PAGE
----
Making sure you’re safe at local fairs

(Image: Big Stock Photo)

(WTNH) — The summer and the fall are big time for fairs, so what can you do to make sure your family is safe?

There is no federal agency that oversights carnivals like the Savin Rock Festival in West Haven. It’s all done state to state. Here in Connecticut, that’s left to the State Troopers, making sure your family is safe.

Before the lights go on and the fun ramps up, carnivals in Connecticut get a top down inspection.

“Every single connection point we’re going to check. We inspect for the welds. We’re going to make sure that all of the pieces that are welded, the cross pieces, that the welds are properly welded…that the welds aren’t cracked, rusted, fatigued. Anything that’s visible for the human eye, we’re going to inspect,” said a Connecticut State Police detective.

This Connecticut State Police detective has been inspecting rides for more than a decade.

“We want to make sure that the ride is set up securely, that it’s stable. If the ride jars or wiggles in a way that we’re uncomfortable with, we’ll have the owner come over,” he said.

State Troopers like him are responsible for the safety at these and fixed location amusement rides. So far this year, they’ve already inspected more than 120 carnival locations, getting right up into what makes it all go ’round.

“As this reverses the track, we want to make sure that the vehicle stays on the track, that it doesn’t come off of the track,” he said.

Nationally, the Consumer Protection Office that investigates says there’s been 22 amusement fatalities since 2010. Here in Connecticut, there hasn’t been a death since 1994.

Just last year, six children were shocked at a New London location and in 2013, 12 children were injured in Norwalk.

To help reduce injuries and make sure people are safe in Connecticut, they don’t just check these rides once, but multiple times. First they are checked when they are created, they must be evaluated by structural engineers. They are then checked once again to get a license. The State Troopers then evaluate the safety at every location they set up at.  The operators and owners do daily inspections of the rides.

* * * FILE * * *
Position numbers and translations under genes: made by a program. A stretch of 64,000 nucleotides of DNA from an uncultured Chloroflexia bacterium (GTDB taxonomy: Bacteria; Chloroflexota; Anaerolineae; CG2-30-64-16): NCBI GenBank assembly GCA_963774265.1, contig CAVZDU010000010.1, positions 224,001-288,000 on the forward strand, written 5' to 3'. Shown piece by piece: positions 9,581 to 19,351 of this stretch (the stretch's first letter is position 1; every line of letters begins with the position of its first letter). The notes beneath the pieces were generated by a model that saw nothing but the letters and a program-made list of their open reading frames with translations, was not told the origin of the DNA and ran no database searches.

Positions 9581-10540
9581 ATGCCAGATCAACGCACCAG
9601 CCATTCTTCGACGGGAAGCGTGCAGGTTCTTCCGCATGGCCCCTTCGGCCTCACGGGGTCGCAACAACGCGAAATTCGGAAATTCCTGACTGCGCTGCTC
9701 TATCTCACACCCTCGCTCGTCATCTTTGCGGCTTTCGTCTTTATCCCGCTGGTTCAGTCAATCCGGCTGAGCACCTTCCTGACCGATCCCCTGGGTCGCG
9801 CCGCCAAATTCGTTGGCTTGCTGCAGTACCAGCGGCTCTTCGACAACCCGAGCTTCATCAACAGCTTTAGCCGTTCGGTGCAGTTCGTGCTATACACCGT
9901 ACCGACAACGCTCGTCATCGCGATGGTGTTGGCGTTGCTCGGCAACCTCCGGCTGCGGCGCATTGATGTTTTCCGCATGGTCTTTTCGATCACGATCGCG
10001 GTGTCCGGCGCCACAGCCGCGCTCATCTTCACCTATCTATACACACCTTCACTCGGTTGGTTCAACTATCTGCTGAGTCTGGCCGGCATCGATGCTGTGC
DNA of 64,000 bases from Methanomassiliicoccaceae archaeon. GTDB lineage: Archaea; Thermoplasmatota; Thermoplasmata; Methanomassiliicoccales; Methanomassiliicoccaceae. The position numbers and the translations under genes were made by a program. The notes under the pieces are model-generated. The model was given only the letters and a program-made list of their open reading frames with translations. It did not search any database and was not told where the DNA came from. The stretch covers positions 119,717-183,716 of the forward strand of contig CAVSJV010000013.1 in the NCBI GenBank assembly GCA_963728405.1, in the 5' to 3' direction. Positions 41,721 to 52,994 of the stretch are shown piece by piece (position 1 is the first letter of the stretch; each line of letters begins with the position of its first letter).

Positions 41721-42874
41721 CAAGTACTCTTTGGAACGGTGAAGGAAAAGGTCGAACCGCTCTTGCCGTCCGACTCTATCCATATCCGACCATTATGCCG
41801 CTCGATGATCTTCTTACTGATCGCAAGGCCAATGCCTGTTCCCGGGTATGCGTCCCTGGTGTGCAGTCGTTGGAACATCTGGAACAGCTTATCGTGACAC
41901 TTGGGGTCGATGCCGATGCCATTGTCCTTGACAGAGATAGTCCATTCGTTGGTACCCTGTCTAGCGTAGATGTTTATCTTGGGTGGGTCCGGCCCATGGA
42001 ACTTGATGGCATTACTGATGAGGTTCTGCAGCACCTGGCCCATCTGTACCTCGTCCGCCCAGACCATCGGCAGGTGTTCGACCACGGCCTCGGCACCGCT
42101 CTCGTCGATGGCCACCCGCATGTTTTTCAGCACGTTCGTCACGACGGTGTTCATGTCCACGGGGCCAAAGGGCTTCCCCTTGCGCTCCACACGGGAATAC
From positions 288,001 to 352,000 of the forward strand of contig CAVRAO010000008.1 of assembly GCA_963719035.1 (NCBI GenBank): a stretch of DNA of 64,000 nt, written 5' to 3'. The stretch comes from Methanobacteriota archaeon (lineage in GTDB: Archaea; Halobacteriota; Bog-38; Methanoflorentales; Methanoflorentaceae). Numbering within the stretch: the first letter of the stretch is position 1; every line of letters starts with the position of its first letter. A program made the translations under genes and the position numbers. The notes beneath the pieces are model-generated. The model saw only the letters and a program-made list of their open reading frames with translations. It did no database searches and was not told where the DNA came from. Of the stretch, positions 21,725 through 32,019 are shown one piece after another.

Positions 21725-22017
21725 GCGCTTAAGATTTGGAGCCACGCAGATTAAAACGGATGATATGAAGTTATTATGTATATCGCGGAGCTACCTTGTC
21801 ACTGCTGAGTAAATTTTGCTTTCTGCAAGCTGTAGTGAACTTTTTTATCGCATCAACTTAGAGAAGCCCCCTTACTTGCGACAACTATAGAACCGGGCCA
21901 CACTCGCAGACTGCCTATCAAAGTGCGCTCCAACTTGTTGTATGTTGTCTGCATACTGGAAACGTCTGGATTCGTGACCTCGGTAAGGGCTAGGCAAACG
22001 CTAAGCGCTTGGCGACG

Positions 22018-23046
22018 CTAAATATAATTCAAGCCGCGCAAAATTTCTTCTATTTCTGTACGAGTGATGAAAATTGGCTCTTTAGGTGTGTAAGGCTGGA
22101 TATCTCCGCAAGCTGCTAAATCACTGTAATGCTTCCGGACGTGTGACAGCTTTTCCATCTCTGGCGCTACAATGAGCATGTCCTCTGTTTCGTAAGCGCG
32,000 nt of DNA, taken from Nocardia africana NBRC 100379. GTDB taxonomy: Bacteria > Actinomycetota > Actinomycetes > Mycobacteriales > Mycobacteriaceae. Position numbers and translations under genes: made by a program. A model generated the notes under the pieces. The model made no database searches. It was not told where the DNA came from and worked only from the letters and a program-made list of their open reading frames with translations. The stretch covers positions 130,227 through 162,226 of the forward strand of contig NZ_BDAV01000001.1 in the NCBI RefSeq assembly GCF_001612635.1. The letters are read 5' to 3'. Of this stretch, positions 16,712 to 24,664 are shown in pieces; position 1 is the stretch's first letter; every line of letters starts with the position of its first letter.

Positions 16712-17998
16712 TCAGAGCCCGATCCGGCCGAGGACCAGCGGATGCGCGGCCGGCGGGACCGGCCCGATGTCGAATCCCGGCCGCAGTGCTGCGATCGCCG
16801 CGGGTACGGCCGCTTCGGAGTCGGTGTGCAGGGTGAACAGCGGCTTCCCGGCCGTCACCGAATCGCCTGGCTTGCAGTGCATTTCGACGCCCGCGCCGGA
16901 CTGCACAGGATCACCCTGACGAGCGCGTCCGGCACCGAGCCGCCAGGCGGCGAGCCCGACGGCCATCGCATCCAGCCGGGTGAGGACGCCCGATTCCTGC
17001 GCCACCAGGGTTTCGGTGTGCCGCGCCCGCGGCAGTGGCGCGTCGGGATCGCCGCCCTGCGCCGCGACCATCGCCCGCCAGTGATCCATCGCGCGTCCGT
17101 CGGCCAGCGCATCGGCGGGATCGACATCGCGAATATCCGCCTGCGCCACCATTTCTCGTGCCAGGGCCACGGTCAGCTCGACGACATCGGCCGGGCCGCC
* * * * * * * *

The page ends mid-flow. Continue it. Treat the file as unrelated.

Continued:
Their goal is to make sure that riders feel safe.

“We’re here really as an accountability to make sure that they’ve properly set up the ride and that they’ve done everything that they need to do to make the ride safe,” the Trooper told News 8.

His advice as carnival season ramps up is to “come out here and have fun, but do so responsibly.”

If you’re still concerned, you can look for a blue licensing sticker on amusement park and carnival rides. It should have the current year on it. Also, don’t ignore the safety guides that are posted on every single ride. As tempting as it may be to let your kids go on their tiptoes to get above the height restrictions, don’t do that either. Those are there for a reason for your safety. It is the minimum height the ride is able to handle when it comes to safety.

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